Scandinavia - Dolmens and Passage Graves

Tuesday, September 8, 2015

An artist's reconstruction of Kong Svends Høj (drawing by Henrik Vester Jorgensen).

Kong Svends Høj, Denmark Kong Svends mound, on the island of Lolland in southern Denmark, is one of the most famous passage graves in Denmark, both because of its size and its history of investigation. The first recorded diggings at the mound were done in 1780 by a Danish prime minister and a pastor’s son who later became bishop of Copenhagen and one of the founders of the National Museum. The monument has since undergone two episodes of restoration in order to remove vegetation and reset the position of the standing stones.

Kong Svends Høj is a remarkable example of a very large megalithic tomb from the Middle Neolithic (Dehn et al. 1995). The 11 m (36’).long passage grave is enclosed in a large, rectangular, house-shaped mound surrounded by high curbstones. The tallest of these is 4 m (13’). The passage grave was constructed ca. 3200 BC by craftsmen capable of splitting the large standing stones inside the chamber. These massive split boulders are referred to as ‘twin stones.’ Kong Svends Hoj contains at least 10 twins supporting the massive capstones of the tomb. The passage entrance to the tomb was not found until the first restoration in 1942, located on the side rather than in the normal eastern location. The artist’s reconstruction below shows this entrance and a wicker fence enclosing the entire structure and its immediate surroundings.

Dolmens usually contain a small stone-lined chamber for burial covered by three or more standing boulders supporting a massive capstone. These huge granite boulders weighed many tons and require an enormous amount of labor for construction. The stone structure was often covered by a round or rectangular mound, circumscribed by a row of large stones. Like the simple inhumation graves, the early dolmens were apparently originally intended for a single funeral (Skaarup 1985). The dead were placed in a similar position and given the same equipment as in the inhumation graves. Only later in the Neolithic were larger dolmens and then passage graves built as collective tombs for tens or hundreds of individuals. More elaborate offerings, involving many pottery vessels, were made at the entrances of the tombs. Similar offerings of a few pots were made at the east end of the long barrows at the beginning of the Neolithic.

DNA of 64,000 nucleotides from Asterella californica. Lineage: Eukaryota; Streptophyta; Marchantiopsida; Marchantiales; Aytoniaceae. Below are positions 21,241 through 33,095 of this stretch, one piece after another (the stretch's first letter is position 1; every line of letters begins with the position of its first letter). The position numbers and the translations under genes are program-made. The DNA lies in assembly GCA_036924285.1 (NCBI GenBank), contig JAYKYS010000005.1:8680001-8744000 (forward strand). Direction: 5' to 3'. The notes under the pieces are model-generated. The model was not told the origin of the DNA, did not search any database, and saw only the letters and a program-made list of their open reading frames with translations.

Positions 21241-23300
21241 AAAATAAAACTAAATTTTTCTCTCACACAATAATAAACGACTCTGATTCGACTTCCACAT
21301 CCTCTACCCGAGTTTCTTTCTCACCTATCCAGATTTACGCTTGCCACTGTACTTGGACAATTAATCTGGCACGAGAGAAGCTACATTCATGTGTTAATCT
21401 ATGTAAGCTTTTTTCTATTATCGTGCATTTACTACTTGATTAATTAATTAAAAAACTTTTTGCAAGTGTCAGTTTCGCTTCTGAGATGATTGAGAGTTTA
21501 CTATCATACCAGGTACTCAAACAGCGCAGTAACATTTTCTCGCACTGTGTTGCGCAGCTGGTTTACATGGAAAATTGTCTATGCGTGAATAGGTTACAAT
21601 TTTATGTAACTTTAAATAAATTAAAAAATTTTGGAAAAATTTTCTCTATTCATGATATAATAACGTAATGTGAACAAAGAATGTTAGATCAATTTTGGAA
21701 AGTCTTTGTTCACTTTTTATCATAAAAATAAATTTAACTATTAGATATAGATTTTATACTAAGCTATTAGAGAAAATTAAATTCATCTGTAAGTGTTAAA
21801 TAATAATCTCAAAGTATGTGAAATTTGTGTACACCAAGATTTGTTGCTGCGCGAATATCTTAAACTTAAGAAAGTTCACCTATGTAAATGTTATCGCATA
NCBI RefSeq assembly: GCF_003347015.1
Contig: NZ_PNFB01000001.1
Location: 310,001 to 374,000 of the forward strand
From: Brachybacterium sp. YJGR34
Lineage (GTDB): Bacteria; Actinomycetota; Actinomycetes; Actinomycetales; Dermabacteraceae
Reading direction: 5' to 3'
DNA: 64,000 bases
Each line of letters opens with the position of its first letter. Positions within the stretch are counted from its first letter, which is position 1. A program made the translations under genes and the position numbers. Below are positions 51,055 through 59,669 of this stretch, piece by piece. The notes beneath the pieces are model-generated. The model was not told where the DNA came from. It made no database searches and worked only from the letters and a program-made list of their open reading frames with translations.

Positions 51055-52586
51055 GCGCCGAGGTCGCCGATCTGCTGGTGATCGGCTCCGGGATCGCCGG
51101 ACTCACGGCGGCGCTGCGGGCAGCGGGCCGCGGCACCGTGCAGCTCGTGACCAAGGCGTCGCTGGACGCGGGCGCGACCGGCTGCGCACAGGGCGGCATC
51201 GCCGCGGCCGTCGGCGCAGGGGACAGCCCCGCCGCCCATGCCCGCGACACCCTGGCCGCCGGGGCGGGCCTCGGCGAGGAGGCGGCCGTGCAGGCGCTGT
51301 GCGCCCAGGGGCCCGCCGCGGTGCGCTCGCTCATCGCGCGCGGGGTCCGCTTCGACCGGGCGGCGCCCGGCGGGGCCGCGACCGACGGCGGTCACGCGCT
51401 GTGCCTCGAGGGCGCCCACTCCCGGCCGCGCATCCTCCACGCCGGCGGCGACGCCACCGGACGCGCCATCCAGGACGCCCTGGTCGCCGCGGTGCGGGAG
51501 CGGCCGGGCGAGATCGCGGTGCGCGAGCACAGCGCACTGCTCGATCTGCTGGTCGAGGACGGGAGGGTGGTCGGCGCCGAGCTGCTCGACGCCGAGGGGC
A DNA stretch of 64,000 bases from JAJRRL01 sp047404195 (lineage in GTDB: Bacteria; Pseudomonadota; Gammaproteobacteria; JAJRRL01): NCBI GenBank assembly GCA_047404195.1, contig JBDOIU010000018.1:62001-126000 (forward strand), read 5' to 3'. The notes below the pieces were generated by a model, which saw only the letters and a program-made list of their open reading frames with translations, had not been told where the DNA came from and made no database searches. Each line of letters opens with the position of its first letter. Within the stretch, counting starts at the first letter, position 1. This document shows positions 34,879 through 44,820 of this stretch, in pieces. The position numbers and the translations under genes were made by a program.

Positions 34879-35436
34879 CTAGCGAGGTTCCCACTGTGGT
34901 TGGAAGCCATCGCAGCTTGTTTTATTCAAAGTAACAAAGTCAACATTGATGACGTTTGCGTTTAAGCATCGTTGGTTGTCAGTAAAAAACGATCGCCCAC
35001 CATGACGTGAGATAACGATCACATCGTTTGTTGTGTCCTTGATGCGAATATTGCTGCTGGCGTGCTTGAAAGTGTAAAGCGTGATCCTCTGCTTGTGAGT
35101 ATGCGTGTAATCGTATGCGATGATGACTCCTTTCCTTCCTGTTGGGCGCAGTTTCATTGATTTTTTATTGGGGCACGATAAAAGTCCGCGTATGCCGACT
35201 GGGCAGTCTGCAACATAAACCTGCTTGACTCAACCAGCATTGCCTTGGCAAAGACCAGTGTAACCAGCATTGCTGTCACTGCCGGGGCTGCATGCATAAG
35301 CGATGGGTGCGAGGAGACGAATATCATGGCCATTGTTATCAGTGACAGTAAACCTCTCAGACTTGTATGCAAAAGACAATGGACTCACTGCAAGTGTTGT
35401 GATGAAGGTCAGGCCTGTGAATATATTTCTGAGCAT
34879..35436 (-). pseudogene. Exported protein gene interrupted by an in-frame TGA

Passage graves are another form of megalithic tomb from the Neolithic. A passage grave is a larger megalithic tomb, entered via a long, low, narrow passage that opens into a larger chamber, generally near the center of the covering mound. The walls and roof of the construction were made with huge stones (megaliths). These larger megalithic tombs contain many burials, sometimes hundreds. The burial place may have been intended for most or all the members of a related group of farmsteads or hamlets or as a communal tomb for many generations of the same family or community. These tombs must have symbolized the collective and cooperative nature of the group, both in life in the construction effort and in death in the shared space. The erection of these monuments ended everywhere around 3000 BC.

There are thousands of these megalithic tombs still standing today across southern Scandinavia, western Sweden, and northern Germany. The megalithic tombs are sometimes found in lines or rows across the landscape and were probably built along Neolithic trails or roadways. Wheel tracks have been found beneath at least one of these monuments. The tracks found at the TRB monument of Flintbek LA3 in Schleswig-Holstein have been dated to 3400 BC (Mischka 2010), perhaps the oldest evidence of the wagons anywhere in the world (Bakker et al. 1999). However, the tracks might also have come from a sledge used in the construction of the tomb.

As part of the communal burial phenomenon that appeared ca. 3250 BC, burial in the megalithic tombs apparently became the second step in the funerary process. The skeletons found in the megaliths are usually incomplete, missing smaller bones or skulls or other parts, and disarticulated, i. e., not in correct anatomical order. Part of the burial ritual may have involved lengthy ceremonies and treatment of the bodies of the deceased prior to final disposition in the tombs. Some of this treatment of the deceased may have taken place at the causewayed enclosures described in the next segment.

Parker Pearson (2012) has characterized Durrington Walls and Stonehenge in the Salisbury Plain in Wessex, England, as way stations for the passage of the dead. Durrington Walls involved the passage from life to death, involving celebration and perhaps preparation of the dead for their journey. Nearby Stonehenge, a short journey down the Avon River, was the home of the ancestors, a final resting place and cemetery. Perhaps a similar situation on a smaller scale is reflected in the relationship between the causewayed camps and megalithic tombs.


Артур Хилажев said...

The dolmens and other megaliths (pyramids, cromlechs, and others) were built for defense. Read more

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